On Asset Management

There is the biblical narrative of Yossef, a man sold into slavery by his brothers, eventually finding himself as a prisoner in Egypt. As time goes by, the monarch of Egypt, the Pharaoh, has a perplexing dream, and is unable to understand its meaning. After hearing the dream, Yossef helps the king understand that a time of plenty and abundance is expected within his realm of authority, proceeded by a time of famine and drought. The recommendation of Yossef in light of this foretelling was to store up in the time of plenty, so that there will be sustenance in the time of lack.

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The Caricatures We Create

For you fashioned my inmost being; you knitted me together in my mother’s womb. I thank you because I am awesomely made, wonderfully; your works are wonders —I know this very well. – Dawid Ben Yishai

Watching a child grow up is an interesting thing. Seeing them learn about the world around them, and unconsciously form the personality within them, can leave one enchanted by the spell of God’s providence working in the macro and minute details of the world.

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Of Glory & Tongue

The heavens declare the glory of God, and the sky above proclaims his handiwork.
Day to day pours out speech, and night to night reveals knowledge.
There is no speech, nor are there words, whose voice is not heard.
Their voice goes out through all the earth, and their words to the end of the world.
In them he has set a tent for the sun, which comes out like a bridegroom leaving his chamber, and, like a strong man, runs its course with joy.
Its rising is from the end of the heavens, and its circuit to the end of them, and there is nothing hidden from its heat.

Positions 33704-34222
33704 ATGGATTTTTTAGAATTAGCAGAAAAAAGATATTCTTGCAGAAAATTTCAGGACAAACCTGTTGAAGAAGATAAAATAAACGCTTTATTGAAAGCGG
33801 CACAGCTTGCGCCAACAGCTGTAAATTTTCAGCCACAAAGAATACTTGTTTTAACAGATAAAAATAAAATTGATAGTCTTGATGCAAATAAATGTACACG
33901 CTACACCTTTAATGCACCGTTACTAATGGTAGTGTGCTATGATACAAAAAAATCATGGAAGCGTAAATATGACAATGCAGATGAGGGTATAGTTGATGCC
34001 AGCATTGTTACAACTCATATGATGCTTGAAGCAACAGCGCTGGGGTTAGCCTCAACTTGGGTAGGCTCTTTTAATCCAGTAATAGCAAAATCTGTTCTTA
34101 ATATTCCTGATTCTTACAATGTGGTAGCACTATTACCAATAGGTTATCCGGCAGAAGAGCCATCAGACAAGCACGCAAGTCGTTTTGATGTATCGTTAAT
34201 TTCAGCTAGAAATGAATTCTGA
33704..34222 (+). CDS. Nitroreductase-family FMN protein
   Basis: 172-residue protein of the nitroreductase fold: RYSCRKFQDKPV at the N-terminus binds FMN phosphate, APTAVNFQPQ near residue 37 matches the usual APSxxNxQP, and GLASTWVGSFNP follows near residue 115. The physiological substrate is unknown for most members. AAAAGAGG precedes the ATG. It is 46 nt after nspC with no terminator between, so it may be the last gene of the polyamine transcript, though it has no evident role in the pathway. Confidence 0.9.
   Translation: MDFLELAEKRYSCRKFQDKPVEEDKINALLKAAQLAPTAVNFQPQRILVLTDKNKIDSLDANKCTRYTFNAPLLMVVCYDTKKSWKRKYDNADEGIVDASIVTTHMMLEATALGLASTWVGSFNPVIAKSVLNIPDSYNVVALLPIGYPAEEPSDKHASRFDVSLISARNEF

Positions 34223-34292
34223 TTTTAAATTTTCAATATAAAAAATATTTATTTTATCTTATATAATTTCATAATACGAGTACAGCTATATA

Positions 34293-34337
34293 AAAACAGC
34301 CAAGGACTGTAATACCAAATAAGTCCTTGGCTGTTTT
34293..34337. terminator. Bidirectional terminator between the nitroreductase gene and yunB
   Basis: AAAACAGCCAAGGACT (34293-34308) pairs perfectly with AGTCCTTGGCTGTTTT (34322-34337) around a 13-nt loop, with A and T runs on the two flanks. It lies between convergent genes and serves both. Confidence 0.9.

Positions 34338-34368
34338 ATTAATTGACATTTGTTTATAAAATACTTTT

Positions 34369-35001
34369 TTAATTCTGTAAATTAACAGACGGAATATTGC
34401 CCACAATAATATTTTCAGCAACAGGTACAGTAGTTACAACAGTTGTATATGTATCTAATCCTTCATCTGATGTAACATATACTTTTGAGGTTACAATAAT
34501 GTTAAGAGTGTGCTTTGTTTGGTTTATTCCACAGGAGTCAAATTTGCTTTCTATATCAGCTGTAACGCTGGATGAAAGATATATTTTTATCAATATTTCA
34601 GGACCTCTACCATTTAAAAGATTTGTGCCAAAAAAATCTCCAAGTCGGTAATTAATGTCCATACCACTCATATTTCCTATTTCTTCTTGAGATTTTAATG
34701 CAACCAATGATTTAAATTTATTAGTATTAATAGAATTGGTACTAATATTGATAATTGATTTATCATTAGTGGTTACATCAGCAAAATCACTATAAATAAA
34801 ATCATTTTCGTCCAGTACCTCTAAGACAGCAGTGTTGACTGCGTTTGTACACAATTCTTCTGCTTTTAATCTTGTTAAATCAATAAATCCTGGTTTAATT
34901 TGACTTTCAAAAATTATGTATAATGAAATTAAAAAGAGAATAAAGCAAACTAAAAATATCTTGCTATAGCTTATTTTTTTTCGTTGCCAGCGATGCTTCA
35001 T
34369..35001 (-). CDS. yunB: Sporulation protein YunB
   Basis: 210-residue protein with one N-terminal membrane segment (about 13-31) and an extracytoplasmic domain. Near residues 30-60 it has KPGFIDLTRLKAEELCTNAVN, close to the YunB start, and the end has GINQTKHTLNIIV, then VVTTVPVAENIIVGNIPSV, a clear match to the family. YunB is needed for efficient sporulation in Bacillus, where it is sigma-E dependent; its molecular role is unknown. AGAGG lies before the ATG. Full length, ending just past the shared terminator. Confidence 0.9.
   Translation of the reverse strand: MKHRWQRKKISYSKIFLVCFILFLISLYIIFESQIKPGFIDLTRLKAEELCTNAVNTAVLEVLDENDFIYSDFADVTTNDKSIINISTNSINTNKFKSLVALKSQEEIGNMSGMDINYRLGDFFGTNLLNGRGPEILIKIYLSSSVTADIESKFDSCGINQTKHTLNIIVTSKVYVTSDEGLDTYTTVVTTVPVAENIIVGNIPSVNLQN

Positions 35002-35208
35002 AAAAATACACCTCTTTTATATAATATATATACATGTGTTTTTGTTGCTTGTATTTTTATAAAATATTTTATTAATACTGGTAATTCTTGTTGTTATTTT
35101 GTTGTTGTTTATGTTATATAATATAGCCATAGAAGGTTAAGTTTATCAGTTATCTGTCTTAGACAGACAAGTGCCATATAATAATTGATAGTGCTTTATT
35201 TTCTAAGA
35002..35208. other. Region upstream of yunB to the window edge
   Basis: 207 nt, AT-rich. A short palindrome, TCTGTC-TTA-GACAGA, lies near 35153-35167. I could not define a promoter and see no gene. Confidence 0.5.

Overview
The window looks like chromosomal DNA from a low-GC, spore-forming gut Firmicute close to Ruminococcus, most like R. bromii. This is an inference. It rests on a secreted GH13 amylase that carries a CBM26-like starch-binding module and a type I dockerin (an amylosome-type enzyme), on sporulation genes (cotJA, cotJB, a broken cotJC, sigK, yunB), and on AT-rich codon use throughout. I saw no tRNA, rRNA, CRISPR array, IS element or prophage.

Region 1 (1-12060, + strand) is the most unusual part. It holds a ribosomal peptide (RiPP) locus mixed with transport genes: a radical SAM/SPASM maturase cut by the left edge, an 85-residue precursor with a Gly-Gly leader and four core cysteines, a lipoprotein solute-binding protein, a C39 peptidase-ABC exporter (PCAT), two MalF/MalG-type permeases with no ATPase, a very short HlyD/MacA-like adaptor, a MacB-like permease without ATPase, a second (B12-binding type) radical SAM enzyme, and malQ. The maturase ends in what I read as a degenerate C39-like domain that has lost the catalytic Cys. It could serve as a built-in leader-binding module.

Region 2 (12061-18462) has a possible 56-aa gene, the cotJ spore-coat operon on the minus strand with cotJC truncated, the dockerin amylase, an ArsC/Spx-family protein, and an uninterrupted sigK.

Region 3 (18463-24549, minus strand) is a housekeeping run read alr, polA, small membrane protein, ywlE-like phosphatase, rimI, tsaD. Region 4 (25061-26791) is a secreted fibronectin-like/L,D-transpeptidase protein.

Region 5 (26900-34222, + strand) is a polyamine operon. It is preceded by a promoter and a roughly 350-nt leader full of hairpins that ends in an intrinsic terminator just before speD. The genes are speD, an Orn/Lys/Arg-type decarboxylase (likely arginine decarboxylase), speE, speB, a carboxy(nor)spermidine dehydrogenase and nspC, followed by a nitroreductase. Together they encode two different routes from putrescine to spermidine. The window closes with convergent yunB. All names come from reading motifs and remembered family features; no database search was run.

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Revisiting Culture

Decolonisation. This seems to be the word of the day. University  students throughout the country are fighting for a more Afro-centric  curriculum without the baggage of the colonial past. Relaxed hair is now  frowned upon by many, and natural hair is in. African print is en  vogue. Animals are being slaughtered in suburban backyards. Children are  being given long and hard to pronounce names.  Yellow bones are losing  to darker tones. Africa is coming back!

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My Personal Views on the UCT Rhodes Issue

During my undergraduate years at the University at Cape Town, I  stayed in the prestigious Smuts Hall, with halls rich in tradition and  rooms with views of the city of Cape Town. 3 times a day, we used to  walk over the parking lot to Fuller Hall for mealtimes, passing the now  controversial statue of Cecil John Rhodes.

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African Bank and Good Business

African Bank has been the focus of recent business news in South  Africa for the past few weeks. Everyone has suddenly become an ‘expert  analyst’ on the woes of African Bank, and what they should have done  differently. Should they have bought Ellerines? Should they have closed  down their savings account offering and allowed for a diverse portfolio  of profits? It’s easy to judge when looking back, but a lot more  difficult to give guiding principles when looking forward.

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Review: The Founders by Andre Odendaal

For the past four years, I have really enjoyed reading history books,  especially South African and East African history books. About a year  and a half ago, I walked into a new bookshop in Rondebosch, Cape Town to  see if they had any other books of interest. I came across this book  about the origins of the ANC.

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Someone to Blame

Isn’t it nice to have someone to blame?

Isn’t it nice to glide out our doors and see hurting, pain and  injustice, and have someone to blame? Isn’t it nice to walk in our shoes  with a hint of superiority perceiving our intentions greater than  others’ actions? Isn’t it nice feeling secure in our fickle securities  of achievement, thinking that it was only by our hard work and  self-created circumstance that we have the privilege we do now, and  others just didn’t work hard enough? Isn’t it nice to ask the question  “What will I lose if I give of myself?” instead of “What will they lose  if I don’t”? Isn’t it nice to have someone to blame?

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